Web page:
Trump’s extreme-right, Christian supporters see the U.S. as a nation built on Christian beliefs and values. Accordingly, they see the political system as a tool to be used for the promotion of a specifically Christian worldview.
They thus see it as their moral obligation to assert Christian dominance in the U.S. and in the world at large.
“The question, then, is how to bring about this hegemony,” Gagné says. “They believe the way to do this is through the mobilization of Christians in various spheres of culture. They want influencers who can shape politics, business and media according to Christian values.”
Gagné notes that many of them see Trump as an opportunity for this.
“They think that he will help bring about the dominance of Christianity in the U.S.”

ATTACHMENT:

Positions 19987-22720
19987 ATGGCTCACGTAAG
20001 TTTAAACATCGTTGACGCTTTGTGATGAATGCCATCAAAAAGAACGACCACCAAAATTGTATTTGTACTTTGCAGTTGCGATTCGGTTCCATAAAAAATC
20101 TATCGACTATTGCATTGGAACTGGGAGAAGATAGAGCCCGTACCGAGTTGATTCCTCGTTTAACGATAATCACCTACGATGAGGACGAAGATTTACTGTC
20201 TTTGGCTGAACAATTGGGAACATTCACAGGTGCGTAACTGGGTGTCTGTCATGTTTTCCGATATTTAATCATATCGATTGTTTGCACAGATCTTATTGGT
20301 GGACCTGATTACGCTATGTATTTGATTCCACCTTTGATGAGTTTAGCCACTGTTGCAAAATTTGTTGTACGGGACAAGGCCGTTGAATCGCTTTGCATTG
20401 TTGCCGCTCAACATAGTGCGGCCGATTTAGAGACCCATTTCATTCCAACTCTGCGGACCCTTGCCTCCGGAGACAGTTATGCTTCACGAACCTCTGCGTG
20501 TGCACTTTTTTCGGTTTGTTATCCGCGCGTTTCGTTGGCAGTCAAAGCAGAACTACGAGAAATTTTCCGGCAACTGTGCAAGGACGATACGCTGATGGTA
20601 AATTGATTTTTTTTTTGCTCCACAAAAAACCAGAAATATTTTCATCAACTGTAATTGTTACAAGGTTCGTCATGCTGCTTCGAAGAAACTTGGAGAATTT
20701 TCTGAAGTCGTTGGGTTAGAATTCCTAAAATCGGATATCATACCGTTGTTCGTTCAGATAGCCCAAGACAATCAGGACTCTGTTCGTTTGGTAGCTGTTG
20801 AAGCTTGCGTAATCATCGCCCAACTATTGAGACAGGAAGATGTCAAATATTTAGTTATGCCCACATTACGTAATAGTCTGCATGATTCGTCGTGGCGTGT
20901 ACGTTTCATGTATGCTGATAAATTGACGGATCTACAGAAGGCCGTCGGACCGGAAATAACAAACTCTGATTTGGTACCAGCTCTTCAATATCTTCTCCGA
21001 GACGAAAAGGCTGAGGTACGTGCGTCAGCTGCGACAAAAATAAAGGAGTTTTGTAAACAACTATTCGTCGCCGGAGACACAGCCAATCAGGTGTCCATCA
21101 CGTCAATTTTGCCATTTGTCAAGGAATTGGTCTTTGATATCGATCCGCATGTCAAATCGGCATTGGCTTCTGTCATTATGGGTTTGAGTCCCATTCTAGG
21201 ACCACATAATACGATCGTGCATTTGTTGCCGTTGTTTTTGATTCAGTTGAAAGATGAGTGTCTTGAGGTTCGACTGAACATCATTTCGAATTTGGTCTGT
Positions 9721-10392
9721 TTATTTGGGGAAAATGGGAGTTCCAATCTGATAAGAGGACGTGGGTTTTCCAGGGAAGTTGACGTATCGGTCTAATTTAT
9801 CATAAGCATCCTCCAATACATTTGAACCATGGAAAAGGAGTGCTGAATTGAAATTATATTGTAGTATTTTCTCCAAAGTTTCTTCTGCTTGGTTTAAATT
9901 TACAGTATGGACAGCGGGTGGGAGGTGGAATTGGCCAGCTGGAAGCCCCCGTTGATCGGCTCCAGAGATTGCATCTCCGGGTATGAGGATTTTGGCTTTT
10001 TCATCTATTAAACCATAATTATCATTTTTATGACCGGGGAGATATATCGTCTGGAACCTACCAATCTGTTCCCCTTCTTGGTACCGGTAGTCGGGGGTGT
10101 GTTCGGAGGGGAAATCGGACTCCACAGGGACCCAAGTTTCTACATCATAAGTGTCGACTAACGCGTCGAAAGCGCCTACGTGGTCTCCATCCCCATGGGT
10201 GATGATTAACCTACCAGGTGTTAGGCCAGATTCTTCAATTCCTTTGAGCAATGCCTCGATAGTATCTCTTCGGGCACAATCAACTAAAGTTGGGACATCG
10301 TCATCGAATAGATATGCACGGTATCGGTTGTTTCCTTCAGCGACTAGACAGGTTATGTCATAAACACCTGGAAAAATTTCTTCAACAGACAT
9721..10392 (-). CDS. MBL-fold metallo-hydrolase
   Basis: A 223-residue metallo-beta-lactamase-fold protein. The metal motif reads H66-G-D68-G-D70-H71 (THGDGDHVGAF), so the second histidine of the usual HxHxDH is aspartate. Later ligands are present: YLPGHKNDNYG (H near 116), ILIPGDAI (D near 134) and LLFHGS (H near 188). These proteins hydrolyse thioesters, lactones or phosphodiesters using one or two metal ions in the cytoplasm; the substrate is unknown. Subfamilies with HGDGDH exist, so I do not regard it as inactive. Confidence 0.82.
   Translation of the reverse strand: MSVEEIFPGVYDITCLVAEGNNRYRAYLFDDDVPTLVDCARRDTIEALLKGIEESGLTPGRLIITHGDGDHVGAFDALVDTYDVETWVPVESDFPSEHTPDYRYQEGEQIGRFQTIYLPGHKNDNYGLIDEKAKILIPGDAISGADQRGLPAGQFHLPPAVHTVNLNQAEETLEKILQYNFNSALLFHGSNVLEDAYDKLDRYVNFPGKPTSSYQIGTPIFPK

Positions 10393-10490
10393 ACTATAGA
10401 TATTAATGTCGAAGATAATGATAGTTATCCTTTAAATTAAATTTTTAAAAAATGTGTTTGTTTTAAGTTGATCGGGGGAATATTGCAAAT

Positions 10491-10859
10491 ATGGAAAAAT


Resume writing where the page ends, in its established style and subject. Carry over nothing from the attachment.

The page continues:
“The neo-charismatic evangelicals believe that life is characterized by ‘spiritual warfare,’ a conflict between good and evil. Some of them come to see politics as the playing out of a war waged against what they call ‘principalities and powers.’ Political adversaries — progressives, democrats or secular groups — come to be viewed as the avatars of demonic, evil forces,” he explains.
“In nourishing this kind of discourse, they create a trenchant and hostile opposition between themselves and anyone who opposes them.”
The end of the world
These two factors emerge from a third one: the hope and belief that the Second Coming of Jesus Christ is at hand.
“For some of these groups, the establishment of the Kingdom of God is effectuated through social transformation, in preparation for Christ’s imminent return on earth,” Gagné says.
“Trump’s nominal support of Israel, his move of the embassy to Jerusalem, his attempt to broker peace talks between Israel and its Arab neighbours, the drone strike against Iranian General Qassim Soleimani — all of these events are taken as confirmation of their eschatological narrative. They see in these events confirmation that Trump is the harbinger of the Second Coming.”